This was the day my girls would leave me.
My morning starts early. In this part of the country in May, it starts to lighten up at four-thirty a.m. and I love to watch a new day being born, so as has been my habit for decades, I have had my morning coffee in the yard with my dogs, watching the dawn come and this day was no different. Well, almost no different.
To the girls it was just another beautiful day as we went outside with my coffee in hand, smiling as they chased a squirrel into a tree. For Vision, this was the end of yard activity. She would sit there for hours watching that squirrel move from tree to tree not paying any attention to her sister Echo who bored of the futility of it. After all, the squirrel was not coming down just because Vision was burning holes in it with her eyes. Even when Echo begged her to play Vision refused. It was all about the thing in the tree.
I was going to miss their antics. When my cup was empty we went to the house.
“Today’s the day kids! How much fun are we going to have today! Let’s have some breakfast and go for a nice long walk. Just us.”
There is, of course, no better word in the canine dictionary than ‘walk’. Everyone loves to go for a walk. I checked the clock, decided I didn’t care what time it was and if we would be late for Matt, who generously donated his time to help my girls reach their new home. I did apologized silently, so I must have cared a little, but not enough to shortened the last walk I would get to take with them. Matt would understand and if not well, I wasn’t marrying the guy.
Spring had finally arrived and we did not hurry, stopping to sniff this and pee here as we strolled through all the years we had shared together. I watched the beautiful little butts in front of me as I thought of the first time I took them out into the big world. From the minute they drew their first breath in my hand, to their exploration of the world beyond their mom I had been privileged to be part of their experience. I thought about that first walk, the excitement and wonder at everything from the snow falling to a pinecone as they bounce along with no idea of protocol or properness. In the beginning, I had a view of little fluffy baby butts, now they were mature, one of them a mother herself. They were now seniors. Always together. They responded quicker to ‘girls!’ than they did to their names. I thought about their first trip to doggie day camp where they learned they were stronger together than apart, not always a good thing in the play yard, but acceptable in the canine world and it would serve them well today and their move forward. I had been blessed to see their mother Ammulett teach them manners and secretly wanted to have the kind power she held over her children. She could move them off a spot with a look. It was a talent I never mastered, but then, I wasn’t their mom. I watched Vision teach her children with the same ease. Echo loved playing with her nieces and nephews, sometimes teaching them things their mom would not, like how to open the dog food bin and dig a proper hole without getting into trouble. Vision was ‘the good girl’, never liked doing anything wrong. She worked so hard at being perfect. Echo, well, she wasn’t that concerned. Together we had had a rich life filled with only us and love. We had gone to shows, travelled and vacationed, cried, worried, laughed and sometimes misunderstood each other.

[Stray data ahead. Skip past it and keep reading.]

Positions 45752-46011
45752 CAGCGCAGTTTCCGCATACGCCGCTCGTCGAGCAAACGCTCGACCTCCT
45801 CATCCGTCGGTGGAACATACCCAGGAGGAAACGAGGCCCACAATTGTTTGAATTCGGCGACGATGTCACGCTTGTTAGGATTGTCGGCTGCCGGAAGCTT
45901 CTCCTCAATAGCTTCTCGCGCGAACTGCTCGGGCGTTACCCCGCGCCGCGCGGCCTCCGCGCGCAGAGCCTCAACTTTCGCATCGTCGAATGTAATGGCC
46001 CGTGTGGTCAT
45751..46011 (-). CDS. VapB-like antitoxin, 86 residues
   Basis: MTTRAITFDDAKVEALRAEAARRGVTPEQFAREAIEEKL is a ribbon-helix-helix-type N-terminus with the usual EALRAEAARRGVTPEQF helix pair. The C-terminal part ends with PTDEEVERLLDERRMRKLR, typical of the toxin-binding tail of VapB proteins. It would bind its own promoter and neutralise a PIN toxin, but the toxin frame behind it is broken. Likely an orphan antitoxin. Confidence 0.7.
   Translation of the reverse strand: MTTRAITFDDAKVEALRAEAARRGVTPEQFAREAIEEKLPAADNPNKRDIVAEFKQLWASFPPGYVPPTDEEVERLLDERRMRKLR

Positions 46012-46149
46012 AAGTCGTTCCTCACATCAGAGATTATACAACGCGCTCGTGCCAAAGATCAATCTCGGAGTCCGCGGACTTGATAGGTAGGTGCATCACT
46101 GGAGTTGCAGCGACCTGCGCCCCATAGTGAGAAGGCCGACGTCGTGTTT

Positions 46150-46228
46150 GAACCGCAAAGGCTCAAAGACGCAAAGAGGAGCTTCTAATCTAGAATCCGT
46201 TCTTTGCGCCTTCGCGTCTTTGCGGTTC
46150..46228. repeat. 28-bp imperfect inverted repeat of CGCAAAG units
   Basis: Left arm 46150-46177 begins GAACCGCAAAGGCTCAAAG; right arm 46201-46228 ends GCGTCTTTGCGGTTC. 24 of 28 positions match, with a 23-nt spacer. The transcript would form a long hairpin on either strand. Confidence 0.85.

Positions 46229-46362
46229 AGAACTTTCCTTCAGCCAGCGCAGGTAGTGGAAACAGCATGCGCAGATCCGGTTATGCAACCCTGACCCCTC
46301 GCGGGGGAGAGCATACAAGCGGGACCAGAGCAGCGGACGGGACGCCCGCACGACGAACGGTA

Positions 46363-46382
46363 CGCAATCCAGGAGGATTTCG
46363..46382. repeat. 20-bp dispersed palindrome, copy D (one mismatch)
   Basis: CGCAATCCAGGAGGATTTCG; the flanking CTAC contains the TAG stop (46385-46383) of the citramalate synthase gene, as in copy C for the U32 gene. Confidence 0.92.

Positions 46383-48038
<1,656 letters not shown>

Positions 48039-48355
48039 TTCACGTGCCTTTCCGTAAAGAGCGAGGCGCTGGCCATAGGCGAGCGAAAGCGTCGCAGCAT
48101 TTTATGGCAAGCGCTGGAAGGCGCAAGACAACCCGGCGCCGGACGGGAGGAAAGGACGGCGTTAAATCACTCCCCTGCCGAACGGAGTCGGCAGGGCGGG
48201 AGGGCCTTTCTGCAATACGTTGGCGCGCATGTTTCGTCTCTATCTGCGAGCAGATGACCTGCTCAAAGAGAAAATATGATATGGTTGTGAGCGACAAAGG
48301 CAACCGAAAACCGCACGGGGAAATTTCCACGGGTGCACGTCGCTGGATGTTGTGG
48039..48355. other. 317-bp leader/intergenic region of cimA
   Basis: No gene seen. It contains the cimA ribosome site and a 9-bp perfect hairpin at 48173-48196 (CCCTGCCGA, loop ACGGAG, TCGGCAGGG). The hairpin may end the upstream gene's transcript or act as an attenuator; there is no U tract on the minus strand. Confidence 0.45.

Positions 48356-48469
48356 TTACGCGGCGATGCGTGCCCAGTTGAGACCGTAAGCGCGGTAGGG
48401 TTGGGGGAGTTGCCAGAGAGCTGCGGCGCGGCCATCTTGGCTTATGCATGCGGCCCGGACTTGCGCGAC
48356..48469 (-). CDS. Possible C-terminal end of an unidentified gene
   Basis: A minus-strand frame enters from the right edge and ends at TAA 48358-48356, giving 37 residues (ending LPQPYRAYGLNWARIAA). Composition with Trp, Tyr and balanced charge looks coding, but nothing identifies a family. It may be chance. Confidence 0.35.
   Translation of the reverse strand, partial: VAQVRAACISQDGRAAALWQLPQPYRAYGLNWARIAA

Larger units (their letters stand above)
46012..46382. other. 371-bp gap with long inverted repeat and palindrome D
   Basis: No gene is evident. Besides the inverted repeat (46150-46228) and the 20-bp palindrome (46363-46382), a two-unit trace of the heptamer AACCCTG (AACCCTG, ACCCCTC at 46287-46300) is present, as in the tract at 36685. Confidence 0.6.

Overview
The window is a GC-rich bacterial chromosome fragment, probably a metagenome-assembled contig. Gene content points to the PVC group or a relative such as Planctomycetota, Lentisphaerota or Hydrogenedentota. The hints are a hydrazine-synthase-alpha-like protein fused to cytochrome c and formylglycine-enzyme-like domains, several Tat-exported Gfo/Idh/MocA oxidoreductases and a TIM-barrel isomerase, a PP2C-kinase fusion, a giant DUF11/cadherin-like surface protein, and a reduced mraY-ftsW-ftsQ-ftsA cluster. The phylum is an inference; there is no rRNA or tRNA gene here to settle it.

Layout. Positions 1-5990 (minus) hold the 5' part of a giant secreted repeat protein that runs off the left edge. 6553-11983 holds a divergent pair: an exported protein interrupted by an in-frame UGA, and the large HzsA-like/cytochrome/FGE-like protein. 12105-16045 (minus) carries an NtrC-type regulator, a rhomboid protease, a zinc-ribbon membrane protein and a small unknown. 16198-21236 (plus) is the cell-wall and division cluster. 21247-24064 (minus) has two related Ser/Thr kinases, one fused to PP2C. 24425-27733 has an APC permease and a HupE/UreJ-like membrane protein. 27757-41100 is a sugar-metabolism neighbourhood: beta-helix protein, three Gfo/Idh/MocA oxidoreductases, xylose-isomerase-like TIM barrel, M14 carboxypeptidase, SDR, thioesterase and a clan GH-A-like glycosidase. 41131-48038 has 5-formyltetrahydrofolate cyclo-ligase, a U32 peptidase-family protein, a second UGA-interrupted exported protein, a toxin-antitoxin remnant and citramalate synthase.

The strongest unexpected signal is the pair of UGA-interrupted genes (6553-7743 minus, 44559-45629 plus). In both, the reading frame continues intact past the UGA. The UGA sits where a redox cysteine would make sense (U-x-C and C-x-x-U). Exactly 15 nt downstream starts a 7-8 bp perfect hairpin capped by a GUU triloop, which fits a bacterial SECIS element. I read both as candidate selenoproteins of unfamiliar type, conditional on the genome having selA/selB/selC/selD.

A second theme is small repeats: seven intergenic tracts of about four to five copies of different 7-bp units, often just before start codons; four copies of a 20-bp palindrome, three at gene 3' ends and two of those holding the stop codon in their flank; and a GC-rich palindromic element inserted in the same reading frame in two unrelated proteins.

That one last walk took seven years.
By the time we got home and had a treat, Matt’s truck was in the driveway. The seven years together were over and for a moment I could not breathe.